These experiments show that small lymphocytes from the thoracic duct of rats are normally a mixture of thymus-derived and marrow-derived cells, and define the traffic areas in lymphoid tissues through which the two populations recirculate.

Thoracic duct lymphocytes were labeled in vitro with uridine-3H and their histological distribution in the lymphoid tissues of normal recipients was demonstrated by radioautography. Labeled lymphocytes occupied two adjacent areas distinguished by a marked difference in the intensity of labeling; heavily labeled cells were found in thymus-dependent traffic areas of lymphocyte recirculation, while lightly labeled cells localized in the thymus-independent follicular areas around germinal centers.

A corresponding heterogeneity of uridine uptake among small lymphocytes from normal donors was demonstrated by sedimentation at 1 g; slowly sedimenting cells incorporated little uridine and localized in follicular areas after transfusion while rapidly sedimenting cells incorporated more uridine and localized in thymus-dependent areas after transfusion.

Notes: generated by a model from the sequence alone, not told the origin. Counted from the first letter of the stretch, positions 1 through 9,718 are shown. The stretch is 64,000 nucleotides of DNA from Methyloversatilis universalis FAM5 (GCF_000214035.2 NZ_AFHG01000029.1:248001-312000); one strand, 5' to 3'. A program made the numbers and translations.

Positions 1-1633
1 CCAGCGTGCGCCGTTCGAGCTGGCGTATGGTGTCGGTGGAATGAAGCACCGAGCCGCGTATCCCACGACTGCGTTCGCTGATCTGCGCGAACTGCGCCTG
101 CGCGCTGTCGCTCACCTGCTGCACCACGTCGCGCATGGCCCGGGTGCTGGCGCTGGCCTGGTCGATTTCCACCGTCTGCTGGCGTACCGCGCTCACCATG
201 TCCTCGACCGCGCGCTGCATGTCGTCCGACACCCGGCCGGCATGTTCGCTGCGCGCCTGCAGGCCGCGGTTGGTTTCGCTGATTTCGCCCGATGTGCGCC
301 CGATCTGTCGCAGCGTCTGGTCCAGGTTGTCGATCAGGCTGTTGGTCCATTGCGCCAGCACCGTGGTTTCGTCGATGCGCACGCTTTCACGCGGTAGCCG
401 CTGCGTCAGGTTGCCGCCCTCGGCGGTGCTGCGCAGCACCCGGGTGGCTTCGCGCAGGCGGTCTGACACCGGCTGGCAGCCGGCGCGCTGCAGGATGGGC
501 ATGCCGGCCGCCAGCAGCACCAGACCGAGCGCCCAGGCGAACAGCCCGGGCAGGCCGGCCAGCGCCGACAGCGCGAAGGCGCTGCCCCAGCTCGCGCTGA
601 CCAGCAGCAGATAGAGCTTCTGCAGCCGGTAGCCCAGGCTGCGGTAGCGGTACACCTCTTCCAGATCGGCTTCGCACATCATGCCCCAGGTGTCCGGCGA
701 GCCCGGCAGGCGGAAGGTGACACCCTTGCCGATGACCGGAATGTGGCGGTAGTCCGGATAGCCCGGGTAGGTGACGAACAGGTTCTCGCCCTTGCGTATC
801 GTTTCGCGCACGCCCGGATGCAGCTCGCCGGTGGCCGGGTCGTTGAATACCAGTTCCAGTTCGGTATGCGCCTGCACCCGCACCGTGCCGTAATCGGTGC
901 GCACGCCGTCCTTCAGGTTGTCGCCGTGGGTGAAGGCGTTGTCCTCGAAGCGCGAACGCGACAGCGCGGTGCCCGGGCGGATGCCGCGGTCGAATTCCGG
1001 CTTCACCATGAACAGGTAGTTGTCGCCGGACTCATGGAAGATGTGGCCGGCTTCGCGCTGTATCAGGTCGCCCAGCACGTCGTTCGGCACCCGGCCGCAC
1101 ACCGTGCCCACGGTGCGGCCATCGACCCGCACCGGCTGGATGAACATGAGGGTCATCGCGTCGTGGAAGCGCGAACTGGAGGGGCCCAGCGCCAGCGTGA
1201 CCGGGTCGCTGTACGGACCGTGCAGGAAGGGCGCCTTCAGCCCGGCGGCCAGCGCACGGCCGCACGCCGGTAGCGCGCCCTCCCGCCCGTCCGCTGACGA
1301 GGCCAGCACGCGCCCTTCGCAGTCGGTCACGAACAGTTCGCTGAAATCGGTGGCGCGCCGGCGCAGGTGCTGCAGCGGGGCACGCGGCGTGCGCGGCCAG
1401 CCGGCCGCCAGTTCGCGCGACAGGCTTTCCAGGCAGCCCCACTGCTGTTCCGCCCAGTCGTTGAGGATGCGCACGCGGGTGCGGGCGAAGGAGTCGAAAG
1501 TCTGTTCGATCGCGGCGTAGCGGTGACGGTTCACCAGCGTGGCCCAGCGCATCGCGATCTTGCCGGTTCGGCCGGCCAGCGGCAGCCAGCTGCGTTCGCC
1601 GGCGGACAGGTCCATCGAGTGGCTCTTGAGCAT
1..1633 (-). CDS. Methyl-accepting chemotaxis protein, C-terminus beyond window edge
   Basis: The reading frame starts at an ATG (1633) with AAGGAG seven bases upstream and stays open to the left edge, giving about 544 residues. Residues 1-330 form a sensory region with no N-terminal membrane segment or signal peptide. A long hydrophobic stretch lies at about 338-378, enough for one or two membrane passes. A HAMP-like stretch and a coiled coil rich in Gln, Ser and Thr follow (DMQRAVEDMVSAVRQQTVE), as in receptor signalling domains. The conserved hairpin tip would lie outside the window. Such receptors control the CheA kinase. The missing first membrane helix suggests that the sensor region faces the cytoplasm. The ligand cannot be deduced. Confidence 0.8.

Experimentally prepared marrow-derived small lymphocytes behaved in sedimentation studies and after transfusion like a pure population of the lightly labeled small lymphocytes in normal lymph. Artificially reconstituted mixtures of marrow-derived and thymus-derived lymphocytes were qualitatively indistinguishable from normal lymphocyte populations.

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